This chrome-plated Kalashnikov AK-47 assault rifle with Saddam Hussein's image is one of 540 stolen Iraqi artifacts recently returned to the country.
The repatriated items—displayed at the Iraqi Ministry of Foreign Affairs in the capital city of Baghdad on Tuesday—include priceless historic treasures, such as gold earrings made for an Assyrian queen and a 4,000-year-old headless statue.
More than 30,000 looted Iraqi antiquities and artworks have been confiscated inside and outside the country since 2003, according to the New York Times. But the total number of items that have been stolen from Iraq is anyone's guess, archaeologist Brian Rose told National Geographic News.
"We'll never be able to determine how many pieces have been stolen," said Rose, of the University of Pennsylvania, "because many of the pieces were taken clandestinely from archaeological sites."
A statue is displayed at a ceremony in Baghdad on Tuesday to showcase more than 500 stolen archaeological treasures that were returned to Iraq this week.
Likely from the New Sumerian period, about 4,000 years ago, the scultpture is a "foundation statue" that carries inscriptions telling who the current king was, what building it was placed in, and when that building was built, according to Donny George, a former director of Iraq's National Museum and currently a professor at Stony Brook University in New York.
Many of the items had been stolen after the U.S. invasion of Iraq in 2003, but large-scale looting of Iraqi artifacts from archaeological sites can be traced back to the first gulf war in the 1990s, experts say.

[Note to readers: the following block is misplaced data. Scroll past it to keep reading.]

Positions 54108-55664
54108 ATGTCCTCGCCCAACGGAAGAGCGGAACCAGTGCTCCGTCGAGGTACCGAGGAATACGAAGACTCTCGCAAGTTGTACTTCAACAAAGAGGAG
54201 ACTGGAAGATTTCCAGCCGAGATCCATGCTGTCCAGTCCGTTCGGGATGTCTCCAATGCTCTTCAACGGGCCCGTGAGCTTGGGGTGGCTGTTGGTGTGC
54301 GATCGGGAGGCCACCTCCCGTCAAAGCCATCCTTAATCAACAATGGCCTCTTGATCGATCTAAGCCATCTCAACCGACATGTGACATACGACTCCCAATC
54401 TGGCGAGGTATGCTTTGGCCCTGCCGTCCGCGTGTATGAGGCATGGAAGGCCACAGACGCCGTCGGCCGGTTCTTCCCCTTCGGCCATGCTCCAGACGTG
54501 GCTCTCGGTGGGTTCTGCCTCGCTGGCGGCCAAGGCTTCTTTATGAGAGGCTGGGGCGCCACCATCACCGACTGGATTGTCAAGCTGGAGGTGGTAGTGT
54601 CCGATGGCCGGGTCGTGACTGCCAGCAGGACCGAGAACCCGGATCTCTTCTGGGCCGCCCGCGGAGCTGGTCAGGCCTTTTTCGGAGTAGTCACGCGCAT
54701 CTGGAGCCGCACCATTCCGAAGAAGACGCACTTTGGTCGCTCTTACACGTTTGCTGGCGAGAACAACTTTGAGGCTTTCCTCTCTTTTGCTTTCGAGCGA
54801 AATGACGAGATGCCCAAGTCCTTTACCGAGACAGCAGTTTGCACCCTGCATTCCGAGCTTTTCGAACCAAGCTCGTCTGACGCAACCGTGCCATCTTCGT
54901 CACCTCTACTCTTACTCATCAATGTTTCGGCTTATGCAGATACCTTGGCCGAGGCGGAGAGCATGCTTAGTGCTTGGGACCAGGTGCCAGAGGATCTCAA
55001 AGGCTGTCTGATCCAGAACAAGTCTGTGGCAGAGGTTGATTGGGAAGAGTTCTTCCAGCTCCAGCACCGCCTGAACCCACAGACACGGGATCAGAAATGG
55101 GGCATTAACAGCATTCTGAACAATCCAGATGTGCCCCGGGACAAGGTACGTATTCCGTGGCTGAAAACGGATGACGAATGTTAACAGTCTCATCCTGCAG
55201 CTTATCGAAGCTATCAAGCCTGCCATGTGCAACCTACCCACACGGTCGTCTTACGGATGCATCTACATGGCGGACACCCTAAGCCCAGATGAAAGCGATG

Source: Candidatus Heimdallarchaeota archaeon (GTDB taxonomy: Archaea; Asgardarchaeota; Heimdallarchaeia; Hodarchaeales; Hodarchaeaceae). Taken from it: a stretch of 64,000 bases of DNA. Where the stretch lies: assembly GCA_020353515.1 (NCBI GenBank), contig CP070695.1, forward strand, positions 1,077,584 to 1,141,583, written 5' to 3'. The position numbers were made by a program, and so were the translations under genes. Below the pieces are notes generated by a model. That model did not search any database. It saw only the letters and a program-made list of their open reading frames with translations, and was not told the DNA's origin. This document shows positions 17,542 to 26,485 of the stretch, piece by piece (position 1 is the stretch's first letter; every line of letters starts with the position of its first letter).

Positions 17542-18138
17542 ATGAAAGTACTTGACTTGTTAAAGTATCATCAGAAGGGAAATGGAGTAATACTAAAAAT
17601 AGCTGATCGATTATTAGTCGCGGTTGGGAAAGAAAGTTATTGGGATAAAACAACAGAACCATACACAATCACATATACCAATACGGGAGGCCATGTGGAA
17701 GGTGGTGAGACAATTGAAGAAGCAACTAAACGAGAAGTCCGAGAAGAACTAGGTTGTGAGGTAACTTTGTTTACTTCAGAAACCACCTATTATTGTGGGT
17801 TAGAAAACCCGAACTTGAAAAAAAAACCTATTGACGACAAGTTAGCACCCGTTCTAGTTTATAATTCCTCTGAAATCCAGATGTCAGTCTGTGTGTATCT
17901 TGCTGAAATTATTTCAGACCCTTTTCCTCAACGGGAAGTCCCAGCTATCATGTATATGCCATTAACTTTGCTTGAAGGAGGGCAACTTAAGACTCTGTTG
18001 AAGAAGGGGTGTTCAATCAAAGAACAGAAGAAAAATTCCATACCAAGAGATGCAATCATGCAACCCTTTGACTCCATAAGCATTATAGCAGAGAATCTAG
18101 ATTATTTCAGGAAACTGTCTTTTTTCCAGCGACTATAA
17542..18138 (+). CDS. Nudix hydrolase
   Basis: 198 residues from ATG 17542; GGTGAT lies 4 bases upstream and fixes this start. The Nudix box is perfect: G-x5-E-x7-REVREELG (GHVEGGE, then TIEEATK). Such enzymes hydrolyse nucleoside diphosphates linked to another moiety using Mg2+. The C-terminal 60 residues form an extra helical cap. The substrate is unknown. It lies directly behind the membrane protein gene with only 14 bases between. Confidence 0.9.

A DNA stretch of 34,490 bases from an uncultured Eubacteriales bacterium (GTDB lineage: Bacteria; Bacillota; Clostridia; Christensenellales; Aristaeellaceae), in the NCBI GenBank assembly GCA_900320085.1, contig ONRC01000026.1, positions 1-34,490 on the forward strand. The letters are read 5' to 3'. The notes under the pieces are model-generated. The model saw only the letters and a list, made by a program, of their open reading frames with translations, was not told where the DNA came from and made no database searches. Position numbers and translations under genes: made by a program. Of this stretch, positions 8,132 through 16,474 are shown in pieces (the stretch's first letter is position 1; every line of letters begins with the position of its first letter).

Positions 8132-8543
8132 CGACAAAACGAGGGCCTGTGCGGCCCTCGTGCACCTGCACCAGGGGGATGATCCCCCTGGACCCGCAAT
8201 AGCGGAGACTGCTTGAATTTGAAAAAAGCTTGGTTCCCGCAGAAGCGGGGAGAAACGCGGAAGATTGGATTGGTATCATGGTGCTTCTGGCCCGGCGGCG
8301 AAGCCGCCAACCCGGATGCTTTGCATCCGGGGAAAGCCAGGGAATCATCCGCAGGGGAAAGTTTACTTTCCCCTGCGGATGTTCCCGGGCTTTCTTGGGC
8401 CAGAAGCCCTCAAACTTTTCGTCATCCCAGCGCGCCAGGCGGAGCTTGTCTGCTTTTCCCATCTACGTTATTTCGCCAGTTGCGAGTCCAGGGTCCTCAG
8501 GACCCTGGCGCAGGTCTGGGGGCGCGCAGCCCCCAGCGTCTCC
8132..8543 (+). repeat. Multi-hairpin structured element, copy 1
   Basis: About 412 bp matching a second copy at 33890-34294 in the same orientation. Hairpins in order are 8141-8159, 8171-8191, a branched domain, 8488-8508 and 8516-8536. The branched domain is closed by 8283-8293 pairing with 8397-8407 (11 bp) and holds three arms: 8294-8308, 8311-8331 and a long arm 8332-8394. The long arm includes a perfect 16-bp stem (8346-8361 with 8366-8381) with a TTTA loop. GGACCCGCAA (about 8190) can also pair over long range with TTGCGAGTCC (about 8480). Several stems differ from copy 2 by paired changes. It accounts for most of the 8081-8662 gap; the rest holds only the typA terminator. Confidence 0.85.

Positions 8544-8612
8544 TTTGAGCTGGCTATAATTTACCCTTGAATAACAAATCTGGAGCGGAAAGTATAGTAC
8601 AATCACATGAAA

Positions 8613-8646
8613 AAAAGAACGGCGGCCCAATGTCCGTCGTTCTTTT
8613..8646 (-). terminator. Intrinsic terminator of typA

"The sanctions that followed the first gulf war crippled the middle class, because many businesses were no longer able to function," the University of Pennsylvania's Rose explained. "People needed income anyway they could get it, and many of them took to plundering archaeological sites."
Figurines of men, likely from the Sumerian period, about 4,800 years ago; a roughly thousand-year-old flask-like vessel; and an unidentified artifact (lower left) are among the repatriated Iraqi items displayed in Baghdad Tuesday, according to Stony Brook's George.
Treasures like these are regularly plundered from archaeological sites all over the Middle East, and it's often difficult or impossible to tell where they originally came from.
"The looting of archaeological sites is akin to the murder of history," said the University of Pennsylvania's Rose.
"We go to the site and what we see is a hole. When something comes on the market, we can say that we think it was stolen from this particular site. ... But it's still just a guess."
Photograph by Karim Kadim, AP
A U.S. soldier looted the AK-47 with Saddam Hussein's image from one of the late ruler's palaces in 2003.
The pearl-gripped gun had been displayed as a war trophy at the headquarters of the Third Stryker Brigade of the Second Infantry Division in Washington State until the AK-47 was retrieved by U.S. Customs agents and returned to Iraqi authorities.
Of the 540 looted artifacts recently returned to Iraq, one of the oldest and most famous is a 330-pound (150-kilogram), headless statute of the Assyrian King Entemena, who ruled more than 4,000 years ago in what is now Iraq.
A team from the University of Pennsylvania is creating a replica of the statue, which will be placed in the Iraqi embassy in Washington, D.C. "A 3-D scan of the statue has been made, so that a copy of it can be prepared," Rose said, "with which we will certainly offer assistance."